The Ruby virtual-control-panel program being usefully working, I figured it was time to run it on the machine in the lab, so it'd be handily next to the actual hardware I'm working on.
The machine in the lab runs Windows. It has to; I run sundry commercial software on it, to talk to debug pods and the like.
First lesson: when installing Ruby on Windows, install to the default destination, C:\ruby, or you'll regret it later, when libraries can't be found.
Second lesson: When subsequently installing Ruby-GNOME2, force its installation directory to be C:\ruby, or it won't work at all.
Third lesson: installing ruby-serialport for win32 the obvious way doesn't work; it gives cryptic errors on the 'require.' Fortunately, the patch collection includes a gem for win32, in the form of a ZIP file containing sundry directories, in one of which lives the actual gem.
Fourth lesson: ruby-serialport 0.6.0-mswin32 doesn't in fact work, at least not with Ruby 1.8.6. Passing a port number gets ENXIO, and passing a port name gets "can't convert String into Integer." Looking at the source code, it looks like a String should just be used as the port name... and numeric arguments have to be in the range 1..8, which doesn't help me much, as my RS-485 USB dongle is COM10.
So, I guess its a choice among... er... reverting to a version of Ruby that matches up with serialport, or rounding up the resources to recompile the C file (no, I don't feel like buying a copy of VC++, thank you very much), or trying to bypass the whole serialport library and just using file I/O.
Or, of course, I could set up a Linux laptop on a tea table in the lab, and avoid the whole Windows mess for now. I was, however, kind of planning to deliver the program to the client, and the client mostly runs Windows (with one token Linux machine, though, for running exactly this sort of thing - it's even got an official-looking Debian license taped to it, drawn with genuine crayons).
Update: well, this is totally cute. I plug in the RS485 USB dongle, and Windows declares it to be COM10, as shown in the device manager. However! If I try to open COM10: as a file, I get ENOENT. Great going, Bill! (It's not user error. I can open COM7: just fine. Unfortunately, COM7 is an RS-232 dongle. COM10: just ain't fopen()able.)
Also, if I try to read from the file thus opened (using COM7 for now) within a thread, the entire Ruby interpreter gets wedged. Wasn't this the same problem (well, one of many) I had when I tried to use serial ports under Windows in Scheme?
On the brighter side, I have managed to get Gnome::Canvas to load an image and draw centered text across it, and then appear on the screen. Trickery is involved. I'll post the magic at some point.
Further update: I stumbled across the magic incantation for opening COM10 and above. Ready? Here we go...
$sp = File.open('\\\\.\\COM10',"rb+")
Isn't that just totally obvious? I mean, isn't it logical that the first 9 serial ports would be named COMx or COMx:, but beyond that they're called \\.\COMyz, and the name must not have a colon appended?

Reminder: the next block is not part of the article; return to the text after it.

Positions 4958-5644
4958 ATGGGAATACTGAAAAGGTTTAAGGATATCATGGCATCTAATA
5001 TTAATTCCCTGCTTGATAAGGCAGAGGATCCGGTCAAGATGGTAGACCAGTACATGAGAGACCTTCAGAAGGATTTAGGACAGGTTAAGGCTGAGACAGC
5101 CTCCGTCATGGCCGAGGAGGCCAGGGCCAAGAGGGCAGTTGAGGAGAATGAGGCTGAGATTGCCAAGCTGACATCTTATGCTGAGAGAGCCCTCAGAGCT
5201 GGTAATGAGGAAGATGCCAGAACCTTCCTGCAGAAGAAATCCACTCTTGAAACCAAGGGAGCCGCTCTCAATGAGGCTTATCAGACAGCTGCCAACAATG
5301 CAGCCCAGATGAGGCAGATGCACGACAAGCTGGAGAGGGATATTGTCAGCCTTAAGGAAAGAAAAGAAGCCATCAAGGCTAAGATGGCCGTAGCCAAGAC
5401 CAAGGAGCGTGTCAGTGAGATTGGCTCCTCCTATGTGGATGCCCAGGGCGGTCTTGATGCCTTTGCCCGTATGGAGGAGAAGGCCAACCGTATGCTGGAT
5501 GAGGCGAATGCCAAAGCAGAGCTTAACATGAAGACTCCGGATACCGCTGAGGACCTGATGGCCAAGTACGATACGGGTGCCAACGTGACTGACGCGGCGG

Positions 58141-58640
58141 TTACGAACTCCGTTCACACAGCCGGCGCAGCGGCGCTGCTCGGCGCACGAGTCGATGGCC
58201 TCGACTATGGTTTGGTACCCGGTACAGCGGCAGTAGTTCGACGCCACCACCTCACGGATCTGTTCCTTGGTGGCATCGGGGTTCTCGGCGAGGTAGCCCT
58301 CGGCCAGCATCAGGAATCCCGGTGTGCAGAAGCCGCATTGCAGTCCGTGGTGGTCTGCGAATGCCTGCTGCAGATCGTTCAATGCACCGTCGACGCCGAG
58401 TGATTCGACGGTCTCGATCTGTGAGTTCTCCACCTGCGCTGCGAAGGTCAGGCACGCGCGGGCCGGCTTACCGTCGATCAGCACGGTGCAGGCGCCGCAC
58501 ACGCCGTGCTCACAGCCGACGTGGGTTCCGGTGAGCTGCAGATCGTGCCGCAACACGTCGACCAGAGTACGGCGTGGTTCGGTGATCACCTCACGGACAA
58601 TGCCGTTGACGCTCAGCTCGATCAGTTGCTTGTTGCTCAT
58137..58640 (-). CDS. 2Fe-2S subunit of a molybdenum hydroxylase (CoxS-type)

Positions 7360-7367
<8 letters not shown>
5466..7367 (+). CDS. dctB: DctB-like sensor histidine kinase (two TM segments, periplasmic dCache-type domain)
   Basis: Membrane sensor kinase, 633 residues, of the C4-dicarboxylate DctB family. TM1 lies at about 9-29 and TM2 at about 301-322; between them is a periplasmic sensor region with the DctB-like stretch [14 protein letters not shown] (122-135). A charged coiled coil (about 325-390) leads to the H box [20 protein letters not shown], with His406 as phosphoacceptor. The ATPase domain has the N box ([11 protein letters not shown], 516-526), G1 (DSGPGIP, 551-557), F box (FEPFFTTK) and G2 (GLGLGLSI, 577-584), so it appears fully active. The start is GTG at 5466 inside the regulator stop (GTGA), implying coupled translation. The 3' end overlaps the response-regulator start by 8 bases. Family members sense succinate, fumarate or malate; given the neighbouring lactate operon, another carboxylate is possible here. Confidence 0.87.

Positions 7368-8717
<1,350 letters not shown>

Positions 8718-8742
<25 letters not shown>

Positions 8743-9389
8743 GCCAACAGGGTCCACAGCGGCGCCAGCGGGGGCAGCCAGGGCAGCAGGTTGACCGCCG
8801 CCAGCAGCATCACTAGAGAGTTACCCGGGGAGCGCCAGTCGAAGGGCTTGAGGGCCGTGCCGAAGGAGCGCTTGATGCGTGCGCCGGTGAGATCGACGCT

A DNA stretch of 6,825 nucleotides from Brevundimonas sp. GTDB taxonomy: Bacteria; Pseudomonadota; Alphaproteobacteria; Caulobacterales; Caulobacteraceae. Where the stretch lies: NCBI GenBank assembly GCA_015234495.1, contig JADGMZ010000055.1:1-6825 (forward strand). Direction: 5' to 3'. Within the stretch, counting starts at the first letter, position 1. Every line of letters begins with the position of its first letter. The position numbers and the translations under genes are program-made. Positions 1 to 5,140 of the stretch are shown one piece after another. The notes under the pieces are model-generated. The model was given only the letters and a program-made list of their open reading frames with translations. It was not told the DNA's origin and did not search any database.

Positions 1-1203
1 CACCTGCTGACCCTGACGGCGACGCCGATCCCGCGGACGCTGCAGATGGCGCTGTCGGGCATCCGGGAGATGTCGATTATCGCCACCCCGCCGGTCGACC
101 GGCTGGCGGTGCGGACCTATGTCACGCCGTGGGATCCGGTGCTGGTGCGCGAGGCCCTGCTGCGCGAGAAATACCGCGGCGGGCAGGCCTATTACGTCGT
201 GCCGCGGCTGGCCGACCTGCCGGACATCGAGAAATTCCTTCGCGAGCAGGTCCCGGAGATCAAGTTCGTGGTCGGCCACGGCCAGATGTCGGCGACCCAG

And it still doesn't actually work; the read wedges the whole interpreter, instead of just blocking the one thread. I'm thinking the solution may be to have the application speak Telnet to a little demon that provides a telnet-to-serial-port bridge. (I found one such program for ten bucks. I really want free-and-open-source, especially since it would be nice to be able to extend it to handle GPIB devices similarly.)
Or, I could just run the application on Linux, where it Just Works.
Yet more: there's another serial I/O package for Windows, called Win32Serial. I could wrap that in an abstraction layer that detects the platform, and uses serialport on *nix, and Win32Serial on Windows. Except that... there doesn't seem to be a compiled binary out there, and I don't have the freakin' compiler on Windows, and it's not just a matter of typing "apt-get install vc++" to install it. I don't really feel like rebuilding the whole Ruby system using MinGW or whatever.
Ah, well. I guess it's better just to move one little Linux laptop into the lab than to curse the Windows.
...Except that both laptops have kinda outdated installs. Getting the old (big, heavy) laptop updated from the Kubuntu "Extruded Eel" of several months ago goes quickly, as does installation of the required Ruby libraries. Meanwhile, however, I've got the newer (portable) laptop occupying the space in the lab, doing a truly massive dist-upgrade... after which I hope it'll still work (though I have a nagging suspicion I may have to compile X from source again, for that particular machine).
Final update: As it turns out, the dist-upgrade on the tiny laptop installed a version of the X server which plays nice with that machine. It does look, though, like I'll need to install a new kernel to get proper support for the USB serial bridge... it's recognized, and I can write to it, but for some reason input isn't getting through. Installing a new kernel may mean rebuilding stuff like the oddball WiFi drivers. Oh, well... the big old laptop runs the virtual control panel just fine, except that for some reason the background pattern isn't happening, so it has a plain gray background instead of the spiffy brushed-aluminum look. Guess I haven't mastered Gtk yet.